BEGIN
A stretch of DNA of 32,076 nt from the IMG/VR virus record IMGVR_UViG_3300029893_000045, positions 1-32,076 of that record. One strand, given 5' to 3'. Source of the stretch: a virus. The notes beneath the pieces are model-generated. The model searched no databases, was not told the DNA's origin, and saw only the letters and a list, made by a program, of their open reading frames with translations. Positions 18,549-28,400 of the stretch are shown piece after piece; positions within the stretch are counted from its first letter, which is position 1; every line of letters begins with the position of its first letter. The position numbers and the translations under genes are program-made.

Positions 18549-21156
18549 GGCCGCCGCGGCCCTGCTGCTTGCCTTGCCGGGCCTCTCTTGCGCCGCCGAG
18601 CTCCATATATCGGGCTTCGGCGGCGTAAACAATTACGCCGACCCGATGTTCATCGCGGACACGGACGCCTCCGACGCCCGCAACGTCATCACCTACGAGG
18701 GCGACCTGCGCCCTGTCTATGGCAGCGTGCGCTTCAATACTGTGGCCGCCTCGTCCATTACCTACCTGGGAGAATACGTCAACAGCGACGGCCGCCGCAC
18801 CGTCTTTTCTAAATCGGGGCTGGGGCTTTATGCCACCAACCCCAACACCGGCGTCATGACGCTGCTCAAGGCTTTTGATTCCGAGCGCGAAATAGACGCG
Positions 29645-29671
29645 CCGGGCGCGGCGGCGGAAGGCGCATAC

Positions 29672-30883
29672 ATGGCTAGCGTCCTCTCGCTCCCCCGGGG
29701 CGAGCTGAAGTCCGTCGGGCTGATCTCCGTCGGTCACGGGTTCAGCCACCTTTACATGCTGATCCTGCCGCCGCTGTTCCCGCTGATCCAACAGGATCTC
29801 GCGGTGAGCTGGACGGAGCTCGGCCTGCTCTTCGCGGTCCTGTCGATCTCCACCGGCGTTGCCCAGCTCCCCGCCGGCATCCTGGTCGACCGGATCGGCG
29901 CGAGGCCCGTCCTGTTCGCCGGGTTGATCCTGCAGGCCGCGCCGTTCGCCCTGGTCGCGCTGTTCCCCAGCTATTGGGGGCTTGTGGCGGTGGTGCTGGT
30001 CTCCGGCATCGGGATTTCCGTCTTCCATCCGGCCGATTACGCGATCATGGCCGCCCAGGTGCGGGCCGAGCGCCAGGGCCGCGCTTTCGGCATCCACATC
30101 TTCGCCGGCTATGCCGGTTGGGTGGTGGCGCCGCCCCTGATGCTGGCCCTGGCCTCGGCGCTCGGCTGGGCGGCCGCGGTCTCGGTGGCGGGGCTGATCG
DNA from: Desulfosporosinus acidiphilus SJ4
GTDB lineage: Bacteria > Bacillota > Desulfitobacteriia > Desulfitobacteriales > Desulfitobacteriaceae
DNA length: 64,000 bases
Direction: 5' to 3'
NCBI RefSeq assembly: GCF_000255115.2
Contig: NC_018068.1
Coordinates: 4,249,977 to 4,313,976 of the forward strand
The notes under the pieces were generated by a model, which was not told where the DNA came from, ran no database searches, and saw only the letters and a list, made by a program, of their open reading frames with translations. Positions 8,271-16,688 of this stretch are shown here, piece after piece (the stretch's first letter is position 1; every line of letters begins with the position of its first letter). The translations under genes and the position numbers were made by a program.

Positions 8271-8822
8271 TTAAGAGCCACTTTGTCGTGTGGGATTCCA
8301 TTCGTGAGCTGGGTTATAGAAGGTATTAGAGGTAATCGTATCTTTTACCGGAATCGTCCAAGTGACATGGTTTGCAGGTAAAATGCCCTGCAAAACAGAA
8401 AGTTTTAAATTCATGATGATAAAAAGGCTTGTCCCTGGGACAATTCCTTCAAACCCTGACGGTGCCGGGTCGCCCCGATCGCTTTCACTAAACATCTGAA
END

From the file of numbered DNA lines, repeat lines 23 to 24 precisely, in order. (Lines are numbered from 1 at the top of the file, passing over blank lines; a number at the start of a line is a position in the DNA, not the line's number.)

The notes under the pieces were generated by a model, which was not told where the DNA came from, ran no database searches, and saw only the letters and a list, made by a program, of their open reading frames with translations. Positions 8,271-16,688 of this stretch are shown here, piece after piece (the stretch's first letter is position 1; every line of letters begins with the position of its first letter). The translations under genes and the position numbers were made by a program.

Positions 8271-8822